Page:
Stockholm's architecture (along with Visby, Gotland) provided the inspiration for Japanese anime director Hayao Miyazaki as he sought to evoke an idealized city untouched by World War. His creation, called Koriko, draws directly from what Miyazaki felt was Stockholm's sense of well-established architectural unity, vibrancy, independence, and safety.

Stockholm: Museums

Main article: List of museums in Stockholm
The main hall of the Vasa Museum with a scale model of Vasa as it might have looked on its maiden voyage to the left and the preserved ship itself to the right
Moragården, one of many historical homesteads at the Skansen open-air museum.

Stockholm is one of the most crowded museum-cities in the world with around 100 museums, visited by millions of people every year.

The Vasa Museum (Swedish: Vasamuseet) is a maritime museum on Djurgården which displays the only almost fully intact 17th century ship that has ever been salvaged, the 64-gun warship Vasa that sank on her maiden voyage in 1628.

The Nationalmuseum houses the largest collection of art in the country: 16,000 paintings and 30,000 objects of art handicraft. The collection dates back to the days of Gustav Vasa in the 16th century, and has since been expanded with works by artists such as Rembrandt, and Antoine Watteau, as well as constituting a main part of Sweden's art heritage, manifested in the works of Alexander Roslin, Anders Zorn, Johan Tobias Sergel, Carl Larsson, Carl Fredrik Hill and Ernst Josephson.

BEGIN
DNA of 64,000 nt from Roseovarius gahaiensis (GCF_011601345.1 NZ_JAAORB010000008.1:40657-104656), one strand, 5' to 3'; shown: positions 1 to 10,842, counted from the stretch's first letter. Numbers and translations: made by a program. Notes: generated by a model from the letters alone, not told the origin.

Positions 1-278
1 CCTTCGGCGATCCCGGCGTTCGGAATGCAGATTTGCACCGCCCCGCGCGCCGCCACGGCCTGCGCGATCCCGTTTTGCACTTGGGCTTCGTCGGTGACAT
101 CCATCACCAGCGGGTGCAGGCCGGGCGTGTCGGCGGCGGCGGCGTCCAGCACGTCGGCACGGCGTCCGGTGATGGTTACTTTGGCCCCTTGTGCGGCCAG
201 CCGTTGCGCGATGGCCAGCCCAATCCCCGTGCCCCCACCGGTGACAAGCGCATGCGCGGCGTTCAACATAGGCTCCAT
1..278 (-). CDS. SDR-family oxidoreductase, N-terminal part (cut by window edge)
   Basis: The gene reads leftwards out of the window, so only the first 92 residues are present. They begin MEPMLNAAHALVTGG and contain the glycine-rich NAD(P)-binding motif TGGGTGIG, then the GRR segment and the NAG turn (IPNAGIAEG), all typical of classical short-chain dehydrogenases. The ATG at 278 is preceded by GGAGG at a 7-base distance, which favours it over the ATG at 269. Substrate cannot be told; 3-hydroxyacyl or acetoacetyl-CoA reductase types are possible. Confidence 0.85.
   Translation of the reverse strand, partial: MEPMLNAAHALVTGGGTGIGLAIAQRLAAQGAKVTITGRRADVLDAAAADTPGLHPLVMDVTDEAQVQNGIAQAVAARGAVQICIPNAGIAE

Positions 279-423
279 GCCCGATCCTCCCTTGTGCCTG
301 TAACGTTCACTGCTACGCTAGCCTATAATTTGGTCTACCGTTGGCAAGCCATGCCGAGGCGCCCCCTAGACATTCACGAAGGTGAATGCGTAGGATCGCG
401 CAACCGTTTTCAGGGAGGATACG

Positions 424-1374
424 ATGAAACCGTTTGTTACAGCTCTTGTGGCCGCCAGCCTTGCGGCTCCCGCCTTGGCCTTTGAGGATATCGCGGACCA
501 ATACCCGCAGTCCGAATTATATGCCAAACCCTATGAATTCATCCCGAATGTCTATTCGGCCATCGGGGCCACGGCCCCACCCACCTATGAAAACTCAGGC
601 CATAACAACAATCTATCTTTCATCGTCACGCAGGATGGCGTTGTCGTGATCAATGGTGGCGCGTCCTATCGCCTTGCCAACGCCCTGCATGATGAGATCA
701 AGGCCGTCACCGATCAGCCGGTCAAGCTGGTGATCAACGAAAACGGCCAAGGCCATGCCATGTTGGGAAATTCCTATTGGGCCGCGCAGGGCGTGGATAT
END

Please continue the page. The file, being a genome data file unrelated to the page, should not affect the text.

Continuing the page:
Moderna Museet (Museum of Modern Art) is Sweden's national museum of modern art. It has works by noted modern artists such as Picasso and Salvador Dalí.

Skansen (in English: the Sconce) is a combined open-air museum and zoo, located on the island of Djurgården. It was founded in 1891 by Artur Hazelius (1833–1901) to show the way of life in the different parts of Sweden before the industrial era.

Other notable museums (in alphabetical order):

  • ABBA: The Museum, an interactive exhibit about the pop-group ABBA
  • Fotografiska, museum of photography
  • Livrustkammaren, the royal armoury, located at Stockholm Palace
  • Nobel Museum, devoted to the Nobel Prize, Nobel laureates, and the founder of the prize, Alfred Nobel (1833–1896)
  • Nordic Museum, dedicated to the cultural history and ethnography of Sweden
  • Royal Coin Cabinet, dedicated to the history of money and economic history in general
  • Stockholm City Museum
  • Swedish Museum of Natural History

Stockholm: Art galleries